The exhibit features a taxidermied Eskimo curlew and prairie chicken as well as a large and rather impressive bison, all part of the Academy of Science's collection; unlike a lot of museum exhibits in recent years, this one was entirely self-curated. The bison spends most of its time in cold storage to keep pests from growing in or on it and was transported to the museum in a large refrigerated trailer. It's huge. You could imagine an entire family subsisting on that for a week.

The idea of cost-benefit persists through the exhibit. We have nitrogen fertilizer now instead of animal waste, and we use it to grow more food than ever before, all the while using less land. (The exhibit contrasts a model of a children's-book-style farm with pictures of an actual industrial farm. It's sure to disappoint any child who looks at it.) Which seems like an unequivocal benefit. And yet . . .

"We could use the land for wildlife," Sullivan says, "but there's the temptation to grow more corn to feed to cows, which will let us have bigger hunks of meat." He pauses for a moment. "This exhibit is not an advocate. It's meant to empower viewers to know the effects of their decisions. Our ancestors lived well on less meat. We live well on more meat."

How far does your food travel?
  • Peggy Notebaert Nature Museum
  • How far does your food travel?
However, as the section of the exhibit about food miles shows, most of us don't really don't think much about food at all. Which is why we eat salmon that travels 10,000 miles from Alaska, where it's fished, to China, where it's deboned and gutted, and finally back here to be eaten—even though a direct flight is a mere 3,000 miles. The problem with the 7,000-mile difference isn't just about space and time. It's also about fuel consumption and production of greenhouse gases.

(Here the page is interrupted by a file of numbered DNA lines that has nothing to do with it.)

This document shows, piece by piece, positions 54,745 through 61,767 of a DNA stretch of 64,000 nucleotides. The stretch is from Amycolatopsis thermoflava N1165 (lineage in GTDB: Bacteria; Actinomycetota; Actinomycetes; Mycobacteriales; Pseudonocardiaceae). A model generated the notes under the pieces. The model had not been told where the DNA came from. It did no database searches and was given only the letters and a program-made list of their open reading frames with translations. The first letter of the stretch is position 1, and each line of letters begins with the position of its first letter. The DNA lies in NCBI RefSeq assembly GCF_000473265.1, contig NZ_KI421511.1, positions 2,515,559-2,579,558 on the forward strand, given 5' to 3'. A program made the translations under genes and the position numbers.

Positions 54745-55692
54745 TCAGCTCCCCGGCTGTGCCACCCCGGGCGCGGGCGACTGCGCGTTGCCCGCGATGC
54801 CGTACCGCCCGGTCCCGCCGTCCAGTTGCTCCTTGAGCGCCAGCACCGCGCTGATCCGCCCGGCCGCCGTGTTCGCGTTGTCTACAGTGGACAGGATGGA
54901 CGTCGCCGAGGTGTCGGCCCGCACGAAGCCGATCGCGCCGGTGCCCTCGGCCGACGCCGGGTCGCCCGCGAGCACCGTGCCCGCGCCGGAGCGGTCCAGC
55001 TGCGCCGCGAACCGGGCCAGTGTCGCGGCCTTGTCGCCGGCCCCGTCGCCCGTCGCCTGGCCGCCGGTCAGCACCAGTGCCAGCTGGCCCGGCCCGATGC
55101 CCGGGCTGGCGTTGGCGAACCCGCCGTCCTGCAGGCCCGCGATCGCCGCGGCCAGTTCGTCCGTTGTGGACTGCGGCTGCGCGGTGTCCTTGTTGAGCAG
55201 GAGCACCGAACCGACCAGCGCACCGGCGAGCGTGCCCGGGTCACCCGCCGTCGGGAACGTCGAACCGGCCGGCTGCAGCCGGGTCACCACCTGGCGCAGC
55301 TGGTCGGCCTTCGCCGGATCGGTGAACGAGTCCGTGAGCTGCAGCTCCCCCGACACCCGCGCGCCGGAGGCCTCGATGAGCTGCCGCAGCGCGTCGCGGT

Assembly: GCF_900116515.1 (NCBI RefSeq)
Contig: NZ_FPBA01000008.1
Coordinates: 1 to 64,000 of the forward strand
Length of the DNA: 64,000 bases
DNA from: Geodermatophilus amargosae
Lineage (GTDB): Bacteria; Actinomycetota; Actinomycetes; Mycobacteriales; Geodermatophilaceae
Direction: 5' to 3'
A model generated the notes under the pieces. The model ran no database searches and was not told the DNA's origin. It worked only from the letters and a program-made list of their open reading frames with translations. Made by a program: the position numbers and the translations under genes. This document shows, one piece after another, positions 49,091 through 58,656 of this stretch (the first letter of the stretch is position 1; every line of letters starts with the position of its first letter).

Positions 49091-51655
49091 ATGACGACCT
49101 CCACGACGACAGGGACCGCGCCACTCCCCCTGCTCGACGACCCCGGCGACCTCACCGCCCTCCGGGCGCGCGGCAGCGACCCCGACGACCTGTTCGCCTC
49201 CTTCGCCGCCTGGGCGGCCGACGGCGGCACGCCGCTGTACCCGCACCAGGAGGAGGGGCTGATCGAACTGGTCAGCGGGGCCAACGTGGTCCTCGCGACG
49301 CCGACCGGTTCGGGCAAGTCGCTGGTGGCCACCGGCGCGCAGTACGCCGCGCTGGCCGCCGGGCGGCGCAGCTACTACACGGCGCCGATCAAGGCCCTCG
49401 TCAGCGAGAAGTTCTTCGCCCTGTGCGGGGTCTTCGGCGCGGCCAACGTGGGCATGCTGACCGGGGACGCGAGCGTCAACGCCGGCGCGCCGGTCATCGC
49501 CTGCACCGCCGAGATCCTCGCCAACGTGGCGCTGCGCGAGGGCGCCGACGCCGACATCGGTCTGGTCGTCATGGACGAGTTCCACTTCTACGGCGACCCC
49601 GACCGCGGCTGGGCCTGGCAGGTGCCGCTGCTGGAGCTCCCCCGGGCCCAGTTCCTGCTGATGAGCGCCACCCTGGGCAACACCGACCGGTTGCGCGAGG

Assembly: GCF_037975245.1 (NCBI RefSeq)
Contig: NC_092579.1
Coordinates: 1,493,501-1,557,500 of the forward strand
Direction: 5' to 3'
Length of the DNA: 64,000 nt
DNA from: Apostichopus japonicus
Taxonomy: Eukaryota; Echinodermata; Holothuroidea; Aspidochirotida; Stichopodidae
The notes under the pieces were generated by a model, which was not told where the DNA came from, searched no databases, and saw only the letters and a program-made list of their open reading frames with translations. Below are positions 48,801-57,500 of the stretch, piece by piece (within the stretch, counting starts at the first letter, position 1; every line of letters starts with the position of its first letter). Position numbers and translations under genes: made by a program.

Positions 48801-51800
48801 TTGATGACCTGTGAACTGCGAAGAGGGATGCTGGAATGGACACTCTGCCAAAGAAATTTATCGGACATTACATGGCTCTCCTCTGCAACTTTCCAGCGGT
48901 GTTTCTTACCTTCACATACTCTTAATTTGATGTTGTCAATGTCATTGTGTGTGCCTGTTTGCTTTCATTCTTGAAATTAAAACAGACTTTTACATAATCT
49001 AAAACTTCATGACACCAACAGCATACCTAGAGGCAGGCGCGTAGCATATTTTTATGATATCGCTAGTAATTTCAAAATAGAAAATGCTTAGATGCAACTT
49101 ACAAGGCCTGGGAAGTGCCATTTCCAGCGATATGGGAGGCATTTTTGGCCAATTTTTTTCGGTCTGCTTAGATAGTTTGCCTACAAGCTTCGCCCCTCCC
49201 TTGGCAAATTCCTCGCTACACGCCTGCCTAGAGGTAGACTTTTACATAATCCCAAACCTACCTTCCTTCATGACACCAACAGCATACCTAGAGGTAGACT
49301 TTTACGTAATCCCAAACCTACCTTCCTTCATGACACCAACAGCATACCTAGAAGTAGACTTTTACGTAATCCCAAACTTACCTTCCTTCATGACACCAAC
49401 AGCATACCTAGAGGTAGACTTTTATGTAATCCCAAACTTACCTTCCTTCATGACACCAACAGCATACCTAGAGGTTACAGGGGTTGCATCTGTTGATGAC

Why can't we fillet our own damned salmon?, Sullivan wonders, and then use the bones for stock and the skin to feed our cats, the way our grandparents did?

"Consumers have the opportunity the influence the market," he says. And, indeed, the exhibit presents several alternatives to commercially grown and produced food: urban farms, rooftop farms, and organic farms.

But instead consumers eat hard, flavorless, pink-tinged winter tomatoes that travel 2,000 miles from South America.

"That's why we've been working with the Green City Market," Sullivan says. "We want to help people develop their palates to know how a tomato should taste. We as an institution are an urban gateway to nature and science. Science should inform how we interact with nature through food."

Throughout the exhibit, the curators have placed photos and brief narratives of how various Chicagoans past and present have found and prepared their food, ranging from a prairie-dwelling family in the 1850s to Iliana Regan, the owner-chef-forager of Elizabeth. There are models of the gates of the old Union Stockyards, an old-school Dominick's grocery store, and a typical Chicago apartment dining area (complete with radiator) where the plates are touch screens and you can flick through pictures of various meals with provocative questions about where the ingredients came from, how they were assembled, and how this relates to your own personal eating habits.

There's also a rabbit that Sullivan killed and mounted himself. It's about the size of the rabbits you sometimes see hopping through local yards. It served as dinner for a family of five.